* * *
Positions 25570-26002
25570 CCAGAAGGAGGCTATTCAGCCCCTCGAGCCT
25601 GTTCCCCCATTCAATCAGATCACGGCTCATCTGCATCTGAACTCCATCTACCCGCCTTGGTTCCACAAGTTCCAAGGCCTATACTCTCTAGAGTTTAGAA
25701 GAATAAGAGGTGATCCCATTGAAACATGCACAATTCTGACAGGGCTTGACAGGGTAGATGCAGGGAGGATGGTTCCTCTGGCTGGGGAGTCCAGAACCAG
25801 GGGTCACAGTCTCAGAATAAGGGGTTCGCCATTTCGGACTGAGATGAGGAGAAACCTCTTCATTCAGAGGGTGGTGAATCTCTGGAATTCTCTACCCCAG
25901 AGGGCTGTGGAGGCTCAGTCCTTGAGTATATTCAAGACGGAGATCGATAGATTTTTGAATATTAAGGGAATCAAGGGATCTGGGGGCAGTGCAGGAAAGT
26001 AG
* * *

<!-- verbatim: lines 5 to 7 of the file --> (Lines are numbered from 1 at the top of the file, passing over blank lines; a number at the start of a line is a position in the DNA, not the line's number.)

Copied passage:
25801 GGGTCACAGTCTCAGAATAAGGGGTTCGCCATTTCGGACTGAGATGAGGAGAAACCTCTTCATTCAGAGGGTGGTGAATCTCTGGAATTCTCTACCCCAG
25901 AGGGCTGTGGAGGCTCAGTCCTTGAGTATATTCAAGACGGAGATCGATAGATTTTTGAATATTAAGGGAATCAAGGGATCTGGGGGCAGTGCAGGAAAGT
26001 AG